A REVIEW OF
James Meredith: Breaking the Barrier
Edited by Kathleen W. Wickham
Paperback, 154 pages
Collected essays celebrate 60th anniversary of James Meredith’s enrollment at University of Mississippi
By Lauren Rhoades
Special to the Mississippi Clarion Ledger
USA TODAY NETWORK
October 1 marks the 60th anniversary of James Meredith’s 1962 enrollment at the University of Mississippi as the school’s first African-American student. “James Meredith: Breaking Barriers”, a collection of essays edited by UM professor of journalism Kathleen Wickham, honors this historic milestone with accounts from eyewitnesses, historians, former UM students, journalists, and James Meredith himself.
These diverse perspectives offer a unique, well-rounded examination of segregated Mississippi’s fear-fueled political climate and the deadly riots in the days leading up to Meredith’s enrollment. Readers also gain insight into the tactical brilliance of one of the civil rights era’s most misunderstood leaders.
In his essay “The Warrior,” historian William Doyle writes that Medgar Evers, one of Meredith’s earliest and most important allies, called the twenty-six-year-old veteran “the hardest-headed son-of-a-gun I ever met.” A member of Meredith’s NAACP legal defense said that he “acted like he was an agent of God.” Meredith himself felt he carried a “Divine responsibility,” a conviction which sustained him through a year-and-a-half-long legal battle and ultimately won him the support of President Kennedy, the U.S. Justice Department, and the U.S. military.
In contrast to the tumultuous, fraught environment in which he operated, Meredith’s own 1966 account of his first night on the UM campus is surprisingly understated. “Some of the students in my dormitory banged on their doors or threw bottles in the hallways,” he reports, “but I slept pretty well.”
The most moving part of Meredith’s account is his encounter with a Black janitor on his way to register for classes. Almost imperceptibly, the janitor touched the new student with the handle of his broom as he walked past, catching his eye. Meredith writes: “I got the message. Every Negro on the campus was on my team and would be watching out for me at the University of Mississippi.”
One of the most memorable essays in the collection comes from Dorothy Gilliam, a veteran reporter and the first African-American woman to be hired by the Washington Post. At just twenty-four years old, she was assigned to cover the aftermath of the “Battle of Ole Miss” and the reactions of the Black community.
“I knew Mississippi was a land of Black death, but I went there anyway,” writes Gilliam. “Black journalists shared all the problems of white reporters…but in addition, we faced the actual circumstances of segregation.”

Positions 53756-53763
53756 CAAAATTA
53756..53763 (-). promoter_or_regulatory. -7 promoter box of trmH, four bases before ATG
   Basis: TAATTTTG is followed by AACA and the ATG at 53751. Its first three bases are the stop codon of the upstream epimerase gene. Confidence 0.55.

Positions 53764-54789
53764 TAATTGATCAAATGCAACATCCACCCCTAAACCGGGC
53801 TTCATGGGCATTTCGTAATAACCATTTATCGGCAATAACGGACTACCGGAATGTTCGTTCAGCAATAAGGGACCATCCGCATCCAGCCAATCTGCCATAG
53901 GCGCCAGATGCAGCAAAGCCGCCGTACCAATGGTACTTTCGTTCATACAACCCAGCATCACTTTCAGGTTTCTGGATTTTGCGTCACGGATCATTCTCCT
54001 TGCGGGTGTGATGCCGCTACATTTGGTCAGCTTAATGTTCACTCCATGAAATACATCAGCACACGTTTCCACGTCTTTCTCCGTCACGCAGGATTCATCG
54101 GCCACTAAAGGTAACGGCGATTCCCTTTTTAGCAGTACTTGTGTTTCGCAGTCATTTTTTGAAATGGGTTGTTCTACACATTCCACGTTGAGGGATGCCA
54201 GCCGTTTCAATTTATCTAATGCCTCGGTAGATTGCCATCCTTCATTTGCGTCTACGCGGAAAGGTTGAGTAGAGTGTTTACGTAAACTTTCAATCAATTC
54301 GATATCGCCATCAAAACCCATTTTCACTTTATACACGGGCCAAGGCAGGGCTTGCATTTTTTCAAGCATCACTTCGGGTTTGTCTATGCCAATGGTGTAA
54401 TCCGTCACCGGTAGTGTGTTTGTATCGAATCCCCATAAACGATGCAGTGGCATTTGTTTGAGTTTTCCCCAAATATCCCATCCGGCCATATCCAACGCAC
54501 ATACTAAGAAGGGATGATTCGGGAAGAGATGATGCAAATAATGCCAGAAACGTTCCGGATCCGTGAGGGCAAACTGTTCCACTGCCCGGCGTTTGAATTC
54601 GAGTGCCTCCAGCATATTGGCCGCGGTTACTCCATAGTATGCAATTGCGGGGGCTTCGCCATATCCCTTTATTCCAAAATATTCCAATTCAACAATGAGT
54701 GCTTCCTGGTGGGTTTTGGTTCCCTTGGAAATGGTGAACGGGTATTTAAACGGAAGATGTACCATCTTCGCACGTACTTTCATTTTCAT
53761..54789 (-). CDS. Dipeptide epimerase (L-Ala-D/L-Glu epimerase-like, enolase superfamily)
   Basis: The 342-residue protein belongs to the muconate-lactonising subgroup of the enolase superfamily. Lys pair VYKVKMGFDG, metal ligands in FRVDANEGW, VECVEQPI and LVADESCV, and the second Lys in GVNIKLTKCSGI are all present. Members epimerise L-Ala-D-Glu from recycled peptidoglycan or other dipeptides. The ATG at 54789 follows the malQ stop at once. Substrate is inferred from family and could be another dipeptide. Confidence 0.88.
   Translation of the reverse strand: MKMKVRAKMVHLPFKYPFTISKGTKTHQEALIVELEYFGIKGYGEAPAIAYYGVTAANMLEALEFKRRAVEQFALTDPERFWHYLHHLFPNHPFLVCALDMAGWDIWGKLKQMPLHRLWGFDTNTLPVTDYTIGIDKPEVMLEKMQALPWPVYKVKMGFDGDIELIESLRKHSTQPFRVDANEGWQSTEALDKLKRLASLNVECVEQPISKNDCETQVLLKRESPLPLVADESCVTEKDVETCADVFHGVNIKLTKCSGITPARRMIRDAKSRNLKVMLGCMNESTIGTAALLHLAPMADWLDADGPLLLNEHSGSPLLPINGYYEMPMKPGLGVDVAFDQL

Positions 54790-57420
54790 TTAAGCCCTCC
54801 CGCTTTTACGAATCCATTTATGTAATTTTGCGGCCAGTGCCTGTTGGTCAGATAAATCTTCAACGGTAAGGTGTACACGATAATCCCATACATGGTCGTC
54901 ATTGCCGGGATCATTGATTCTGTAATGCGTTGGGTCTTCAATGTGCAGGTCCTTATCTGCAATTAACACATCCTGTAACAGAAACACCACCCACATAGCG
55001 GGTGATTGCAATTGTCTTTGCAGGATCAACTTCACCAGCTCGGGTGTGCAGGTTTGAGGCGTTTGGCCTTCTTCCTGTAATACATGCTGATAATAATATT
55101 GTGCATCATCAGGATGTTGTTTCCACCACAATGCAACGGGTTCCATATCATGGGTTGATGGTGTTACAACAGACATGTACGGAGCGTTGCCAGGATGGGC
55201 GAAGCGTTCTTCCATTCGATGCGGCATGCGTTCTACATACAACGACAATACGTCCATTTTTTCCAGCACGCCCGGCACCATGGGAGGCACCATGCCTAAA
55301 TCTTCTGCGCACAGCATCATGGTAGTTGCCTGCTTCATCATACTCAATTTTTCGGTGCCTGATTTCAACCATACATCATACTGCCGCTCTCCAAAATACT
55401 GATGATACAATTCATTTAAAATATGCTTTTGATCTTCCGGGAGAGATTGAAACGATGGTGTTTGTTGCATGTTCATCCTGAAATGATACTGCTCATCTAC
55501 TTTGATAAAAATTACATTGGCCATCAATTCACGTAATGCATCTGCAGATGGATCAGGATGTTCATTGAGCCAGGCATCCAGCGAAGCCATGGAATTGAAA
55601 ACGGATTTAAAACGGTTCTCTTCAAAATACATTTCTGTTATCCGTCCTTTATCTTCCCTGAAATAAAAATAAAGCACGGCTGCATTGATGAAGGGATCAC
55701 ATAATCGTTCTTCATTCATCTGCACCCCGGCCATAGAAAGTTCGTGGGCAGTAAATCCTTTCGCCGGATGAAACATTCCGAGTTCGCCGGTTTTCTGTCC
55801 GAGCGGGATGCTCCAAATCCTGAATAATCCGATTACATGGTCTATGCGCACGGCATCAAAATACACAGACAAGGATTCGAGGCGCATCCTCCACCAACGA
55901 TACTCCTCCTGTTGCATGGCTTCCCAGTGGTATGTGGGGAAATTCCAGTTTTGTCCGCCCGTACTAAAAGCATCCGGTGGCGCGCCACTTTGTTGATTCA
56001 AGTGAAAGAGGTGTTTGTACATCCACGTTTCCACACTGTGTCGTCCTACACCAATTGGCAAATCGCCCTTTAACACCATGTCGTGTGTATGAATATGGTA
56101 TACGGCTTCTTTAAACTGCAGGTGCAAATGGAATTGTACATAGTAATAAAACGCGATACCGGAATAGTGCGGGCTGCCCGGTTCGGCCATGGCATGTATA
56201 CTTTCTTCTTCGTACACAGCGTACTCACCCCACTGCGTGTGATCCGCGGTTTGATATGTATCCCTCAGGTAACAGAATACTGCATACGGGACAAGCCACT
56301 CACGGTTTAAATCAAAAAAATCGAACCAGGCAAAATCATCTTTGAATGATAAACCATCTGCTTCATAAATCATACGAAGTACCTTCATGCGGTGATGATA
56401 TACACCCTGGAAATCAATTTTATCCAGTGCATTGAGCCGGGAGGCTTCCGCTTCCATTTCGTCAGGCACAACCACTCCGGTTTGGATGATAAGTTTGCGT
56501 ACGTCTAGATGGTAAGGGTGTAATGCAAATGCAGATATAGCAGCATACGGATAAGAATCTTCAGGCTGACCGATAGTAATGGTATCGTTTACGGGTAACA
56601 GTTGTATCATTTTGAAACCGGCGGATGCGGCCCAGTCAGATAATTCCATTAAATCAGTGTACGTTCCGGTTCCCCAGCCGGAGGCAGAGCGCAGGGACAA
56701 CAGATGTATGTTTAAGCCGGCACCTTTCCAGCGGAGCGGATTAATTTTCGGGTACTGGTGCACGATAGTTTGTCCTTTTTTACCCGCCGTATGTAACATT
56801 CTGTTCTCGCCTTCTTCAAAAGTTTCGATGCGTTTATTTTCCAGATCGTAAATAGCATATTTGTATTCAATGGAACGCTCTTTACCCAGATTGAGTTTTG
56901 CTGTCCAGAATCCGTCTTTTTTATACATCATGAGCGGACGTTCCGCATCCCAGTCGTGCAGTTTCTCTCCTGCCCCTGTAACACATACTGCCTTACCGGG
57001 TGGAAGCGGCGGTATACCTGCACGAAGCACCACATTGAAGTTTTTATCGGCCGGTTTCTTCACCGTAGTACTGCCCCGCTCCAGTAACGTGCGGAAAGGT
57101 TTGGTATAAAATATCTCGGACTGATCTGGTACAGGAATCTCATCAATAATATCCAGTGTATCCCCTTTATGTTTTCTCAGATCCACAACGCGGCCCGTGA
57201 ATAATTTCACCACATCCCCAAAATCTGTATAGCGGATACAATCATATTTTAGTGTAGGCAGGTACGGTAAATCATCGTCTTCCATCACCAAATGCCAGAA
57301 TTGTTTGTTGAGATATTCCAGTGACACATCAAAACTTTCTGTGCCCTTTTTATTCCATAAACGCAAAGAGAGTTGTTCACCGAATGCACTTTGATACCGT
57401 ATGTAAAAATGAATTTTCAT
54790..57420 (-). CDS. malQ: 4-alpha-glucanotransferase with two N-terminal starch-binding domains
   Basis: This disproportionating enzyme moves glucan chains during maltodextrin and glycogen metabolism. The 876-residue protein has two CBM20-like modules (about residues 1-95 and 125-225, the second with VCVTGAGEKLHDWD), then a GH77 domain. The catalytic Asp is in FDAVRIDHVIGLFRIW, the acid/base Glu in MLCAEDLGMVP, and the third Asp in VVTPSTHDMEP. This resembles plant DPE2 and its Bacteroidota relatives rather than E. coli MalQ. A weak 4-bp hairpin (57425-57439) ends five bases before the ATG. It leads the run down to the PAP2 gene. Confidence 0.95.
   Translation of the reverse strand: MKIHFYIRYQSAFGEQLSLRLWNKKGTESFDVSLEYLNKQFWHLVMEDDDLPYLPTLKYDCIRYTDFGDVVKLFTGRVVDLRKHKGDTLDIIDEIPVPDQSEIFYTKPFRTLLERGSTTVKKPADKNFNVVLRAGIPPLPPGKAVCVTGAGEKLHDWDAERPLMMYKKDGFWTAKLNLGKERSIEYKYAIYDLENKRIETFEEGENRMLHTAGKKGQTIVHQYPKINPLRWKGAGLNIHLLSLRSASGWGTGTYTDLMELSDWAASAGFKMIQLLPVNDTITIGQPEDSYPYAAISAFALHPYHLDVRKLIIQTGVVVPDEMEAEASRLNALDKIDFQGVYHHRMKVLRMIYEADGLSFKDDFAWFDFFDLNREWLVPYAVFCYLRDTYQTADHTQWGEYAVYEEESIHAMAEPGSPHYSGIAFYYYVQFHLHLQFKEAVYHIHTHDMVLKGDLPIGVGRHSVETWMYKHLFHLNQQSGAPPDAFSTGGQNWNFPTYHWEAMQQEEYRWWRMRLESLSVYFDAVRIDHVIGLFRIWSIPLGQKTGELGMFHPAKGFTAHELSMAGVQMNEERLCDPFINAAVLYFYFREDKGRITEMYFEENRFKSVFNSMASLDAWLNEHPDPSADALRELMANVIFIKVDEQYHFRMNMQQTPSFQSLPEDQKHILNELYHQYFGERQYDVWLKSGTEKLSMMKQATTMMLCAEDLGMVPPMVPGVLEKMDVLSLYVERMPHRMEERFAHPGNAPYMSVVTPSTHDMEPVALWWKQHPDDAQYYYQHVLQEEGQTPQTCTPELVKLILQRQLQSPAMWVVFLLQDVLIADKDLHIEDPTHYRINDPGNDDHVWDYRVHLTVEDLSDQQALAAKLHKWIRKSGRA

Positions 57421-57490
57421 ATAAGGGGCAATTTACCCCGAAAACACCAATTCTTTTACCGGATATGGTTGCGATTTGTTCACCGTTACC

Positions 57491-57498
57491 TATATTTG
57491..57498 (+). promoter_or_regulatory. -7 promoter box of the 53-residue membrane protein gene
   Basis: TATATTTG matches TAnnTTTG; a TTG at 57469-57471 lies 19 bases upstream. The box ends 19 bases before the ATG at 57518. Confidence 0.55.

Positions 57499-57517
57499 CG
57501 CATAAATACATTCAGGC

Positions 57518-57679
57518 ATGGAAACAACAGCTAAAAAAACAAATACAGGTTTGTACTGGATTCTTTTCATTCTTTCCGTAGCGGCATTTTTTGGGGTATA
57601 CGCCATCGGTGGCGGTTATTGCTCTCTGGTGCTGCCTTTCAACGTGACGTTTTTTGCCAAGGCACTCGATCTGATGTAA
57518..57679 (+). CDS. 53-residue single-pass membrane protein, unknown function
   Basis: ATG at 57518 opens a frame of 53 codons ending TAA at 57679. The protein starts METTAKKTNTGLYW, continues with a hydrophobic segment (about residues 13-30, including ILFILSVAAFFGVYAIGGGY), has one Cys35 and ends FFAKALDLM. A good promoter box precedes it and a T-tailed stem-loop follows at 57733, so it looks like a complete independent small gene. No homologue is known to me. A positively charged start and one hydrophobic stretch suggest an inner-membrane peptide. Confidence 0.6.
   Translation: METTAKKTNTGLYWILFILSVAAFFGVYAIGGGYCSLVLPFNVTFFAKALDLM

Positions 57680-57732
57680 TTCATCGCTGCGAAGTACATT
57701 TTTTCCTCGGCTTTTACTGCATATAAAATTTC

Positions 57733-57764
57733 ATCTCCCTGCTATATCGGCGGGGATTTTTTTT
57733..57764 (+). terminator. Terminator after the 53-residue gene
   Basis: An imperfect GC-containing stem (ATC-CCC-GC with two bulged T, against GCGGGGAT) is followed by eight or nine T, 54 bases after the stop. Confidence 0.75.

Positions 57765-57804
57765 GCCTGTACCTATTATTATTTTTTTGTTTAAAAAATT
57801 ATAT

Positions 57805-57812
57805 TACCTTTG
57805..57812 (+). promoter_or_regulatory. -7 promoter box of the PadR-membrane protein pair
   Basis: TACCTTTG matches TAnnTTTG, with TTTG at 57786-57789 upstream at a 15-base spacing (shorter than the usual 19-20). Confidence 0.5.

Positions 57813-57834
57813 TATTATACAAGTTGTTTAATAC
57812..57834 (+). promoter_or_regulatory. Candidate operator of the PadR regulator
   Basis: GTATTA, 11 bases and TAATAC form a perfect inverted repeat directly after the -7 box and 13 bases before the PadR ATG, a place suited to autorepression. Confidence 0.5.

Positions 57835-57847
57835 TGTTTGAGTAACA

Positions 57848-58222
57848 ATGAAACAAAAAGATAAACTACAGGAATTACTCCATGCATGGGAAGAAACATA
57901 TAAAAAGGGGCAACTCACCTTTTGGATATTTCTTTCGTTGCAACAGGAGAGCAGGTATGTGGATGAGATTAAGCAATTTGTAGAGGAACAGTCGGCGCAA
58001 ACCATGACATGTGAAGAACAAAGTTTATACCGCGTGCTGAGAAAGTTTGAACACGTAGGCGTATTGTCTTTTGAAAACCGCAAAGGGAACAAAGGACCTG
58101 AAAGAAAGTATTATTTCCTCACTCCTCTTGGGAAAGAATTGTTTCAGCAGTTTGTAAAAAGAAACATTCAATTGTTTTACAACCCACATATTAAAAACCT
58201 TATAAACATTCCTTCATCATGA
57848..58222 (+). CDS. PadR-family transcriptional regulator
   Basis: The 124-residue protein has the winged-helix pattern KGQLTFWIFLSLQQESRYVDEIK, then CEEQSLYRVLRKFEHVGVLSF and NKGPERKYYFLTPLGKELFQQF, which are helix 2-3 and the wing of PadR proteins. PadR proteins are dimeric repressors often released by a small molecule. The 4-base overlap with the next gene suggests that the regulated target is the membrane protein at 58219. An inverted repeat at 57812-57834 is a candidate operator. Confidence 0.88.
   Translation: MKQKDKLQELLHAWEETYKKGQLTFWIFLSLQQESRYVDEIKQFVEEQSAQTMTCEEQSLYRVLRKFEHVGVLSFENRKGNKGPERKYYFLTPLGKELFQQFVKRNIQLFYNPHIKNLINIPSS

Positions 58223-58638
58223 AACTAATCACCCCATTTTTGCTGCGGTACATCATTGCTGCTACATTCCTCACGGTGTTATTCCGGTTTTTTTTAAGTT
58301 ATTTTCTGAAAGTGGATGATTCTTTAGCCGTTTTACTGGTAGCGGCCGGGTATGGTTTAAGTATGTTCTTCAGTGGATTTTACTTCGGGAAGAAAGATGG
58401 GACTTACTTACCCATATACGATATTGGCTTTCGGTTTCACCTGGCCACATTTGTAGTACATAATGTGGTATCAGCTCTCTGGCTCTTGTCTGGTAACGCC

With no hotel that would house her, Gilliam stayed in the family quarters above Oxford’s Black mortuary. “Black funeral directors were the go-to people for information for Black reporters,” Gilliam writes. Her coverage of Meredith’s enrollment made the front page of the Washington Post with the line: “It was the crack in the thick wall of segregation that may someday get broken…”
Eye-witness accounts of the Ole Miss Riot by journalists Curtis Wilkie, then in his senior of college, and Sidna Brower Mitchell, the student editor of The Daily Mississippian, describe the violence and chaos that erupted on campus, resulting in destruction and the death of a French journalist. Wilkie recalls rocks and bottles hurtled at U.S. marshals by angry, white rioters and tear gas cannisters fired into the crowd.
“The first campus riot in 1960s America was underway,” Wilkie writes. “Unlike the dozens to come later in the decade, ours was a right-wing uprising.” Following the riots, Sidna Brower Mitchell’s anti-violence editorials earned her alienation and condemnation from her fellow white classmates, though nationally, she was praised and nominated for a Pulitzer Prize.
“James Meredith: Breaking the Barrier”is a cause for celebration, a reminder to reflect on the debt of gratitude we owe James Meredith and the individuals whose actions large and small advanced the fight for equality in America. We owe it to them to keep going.
On September 27 after a 4 p.m. panel discussion celebrating the 60th anniversary of James Meredith’s 1962 enrollment at the University of Mississippi, panelists Jesse Holland, Sidna Brower Mitchell, Curtis Wilkie, and Kathleen Wickham will sign “James Meredith: Breaking the Barrier” at UM’s Overby Center.
Lauren Rhoades is the director of grants at the Mississippi Arts Commission and a host of The Arts Hour on MPB Think Radio. Her writing has been published in literary journals including Southwest Review, Salvation South, and phoebe.